Many American cities are home to massive achievement gaps that divide rich and poor students. But some are doing a far better job than others in educating the most economically disadvantaged learners, according to a new report from Education Cities and GreatSchools.
The new, first-of-its-kind report compares the achievement gaps in 42 states and major cities around the country. Most of the report's results are disheartening. Only two in 10 low-income students from big cities go to schools where they perform near or on par with affluent students. Over 60 of the country's largest cities have what the report classifies as "massive" achievement gaps. Over the past several years, the achievement gap has grown or stagnated in most cities.
However, the Michael and Susan Dell Foundation-funded study also highlights several cities that have made tremendous gains in helping vulnerable students. The report focused solely on income-based gaps and did not explore achievement gaps based on race or other characteristics.
Education Cities, a nonprofit organization that works with cities to improve public schools, collaborated with GreatSchools to develop a formula to determine the achievement gap between low-income and affluent students for 78,000 schools. The formula compared the level of low-income students who receive proficient scores on assessments at a given school to the scores of students on that assessment statewide.
Report authors repeated this comparison for entire cities and states.
Hialeah, Florida; Gilbert, Arizona; and Miami topped the list of cities with the smallest achievement gaps. Major cities like New York and San Francisco also scored in the top 10. Cities like Omaha, Nebraska; Denver; and Norfolk, Virginia have seen the greatest gains for low-income students over the past few years.
While the researchers have long known that rich students tend to outperform poor students, the report highlights which cities and states should be looked to as leaders.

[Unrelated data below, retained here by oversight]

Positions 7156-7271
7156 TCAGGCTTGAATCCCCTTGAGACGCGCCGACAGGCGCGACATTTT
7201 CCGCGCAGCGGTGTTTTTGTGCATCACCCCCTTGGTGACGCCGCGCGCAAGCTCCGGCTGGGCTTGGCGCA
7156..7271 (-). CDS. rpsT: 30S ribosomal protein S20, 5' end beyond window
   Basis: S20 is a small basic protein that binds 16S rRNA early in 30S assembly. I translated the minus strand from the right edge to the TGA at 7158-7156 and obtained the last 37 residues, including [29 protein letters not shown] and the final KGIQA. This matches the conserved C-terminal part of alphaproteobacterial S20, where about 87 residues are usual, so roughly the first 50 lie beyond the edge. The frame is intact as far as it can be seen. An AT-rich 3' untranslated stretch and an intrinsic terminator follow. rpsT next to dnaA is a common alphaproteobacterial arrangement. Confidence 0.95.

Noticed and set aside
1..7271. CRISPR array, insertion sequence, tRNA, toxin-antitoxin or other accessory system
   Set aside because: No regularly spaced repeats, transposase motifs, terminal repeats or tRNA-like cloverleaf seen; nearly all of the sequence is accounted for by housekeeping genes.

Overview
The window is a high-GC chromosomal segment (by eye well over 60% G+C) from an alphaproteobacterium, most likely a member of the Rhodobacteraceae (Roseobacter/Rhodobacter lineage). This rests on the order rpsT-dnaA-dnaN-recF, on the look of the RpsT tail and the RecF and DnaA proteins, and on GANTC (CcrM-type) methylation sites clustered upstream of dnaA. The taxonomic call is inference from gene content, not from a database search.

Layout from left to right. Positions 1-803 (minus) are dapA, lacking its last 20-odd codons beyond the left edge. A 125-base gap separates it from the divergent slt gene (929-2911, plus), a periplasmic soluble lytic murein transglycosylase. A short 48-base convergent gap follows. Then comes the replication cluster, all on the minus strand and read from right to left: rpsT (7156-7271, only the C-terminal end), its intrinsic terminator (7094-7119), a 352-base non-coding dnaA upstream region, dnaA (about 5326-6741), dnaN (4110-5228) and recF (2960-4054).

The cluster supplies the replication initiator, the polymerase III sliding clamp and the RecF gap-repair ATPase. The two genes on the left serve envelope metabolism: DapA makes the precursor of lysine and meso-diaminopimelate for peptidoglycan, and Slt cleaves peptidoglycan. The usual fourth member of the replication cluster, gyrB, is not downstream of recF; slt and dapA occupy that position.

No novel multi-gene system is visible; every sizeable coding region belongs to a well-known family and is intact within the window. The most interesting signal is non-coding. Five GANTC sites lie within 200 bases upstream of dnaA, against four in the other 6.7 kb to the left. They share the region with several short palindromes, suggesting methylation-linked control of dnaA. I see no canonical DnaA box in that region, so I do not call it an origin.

"People are working tirelessly in communities across the country to improve educational opportunity, particularly for underserved kids. But far too often these efforts can be siloed, fragmented, making people feel like they have to reinvent the wheel," Samantha Brown Olivieri, the vice president for data strategy at GreatSchools, said on a call with reporters. This "gives us the opportunity at a national level to provide a simple tool to start conversations about the achievement gap."
Lisa Early, the Director of Children and Education for the City of Orlando, said that her city has used partnerships with the local school district, city investments and grants to improve the achievement levels of disadvantaged kids. Orlando was highlighted in the report as one of the top 10 cities to have made the most progress in closing the gap over the past several years.
Early said the city has instituted programs specifically designed to target summer learning loss by putting teachers in community centers around the city when kids are out of school.
"It's not just up to the school district to move the needle on the academic performance of students, its up to the whole community," she said.
Education Cities and GreatSchools issued a joint statement on Tuesday saying that they had identified limitations in the interpretation of state-level Education Equality Index scores, but that they want to ensure that the EEI adds value to the national conversation about the achievement gap.
"Our goal is to highlight states, cities and schools that are more successfully closing the achievement gap than others," the statement read. "We are confident that school-level and city-level EEI scores are highlighting success stories across the nation, but we have concluded that the state-level EEI scores are not the best way to compare states. Because states’ absolute EEI scores are highly correlated to the percentage of students in the state who qualify for free and reduced-price lunch, we have removed the rankings of states based on the EEI score and pace of change pending further review."
The organizations announced that they plan to further develop the EEI, exploring the possible incorporation of additional national measures, and would welcome feedback.
This article has been updated to include a statement from the Education Cities and GreatSchools. A state comparison that appeared in an earlier version was removed following their declaration that they had found limitations in that analysis.
CORRECTION: An earlier version of this story incorrectly described the formula used by Education Cities to determine the achievement gap.
Rebecca Klein covers the challenges faced in school discipline, school segregation, and the achievement gap in K-12 education. In particular, she is drilling down into the programs and innovations that are trying to solve these problems. Tips? Email Rebecca.Klein@huffingtonpost.com.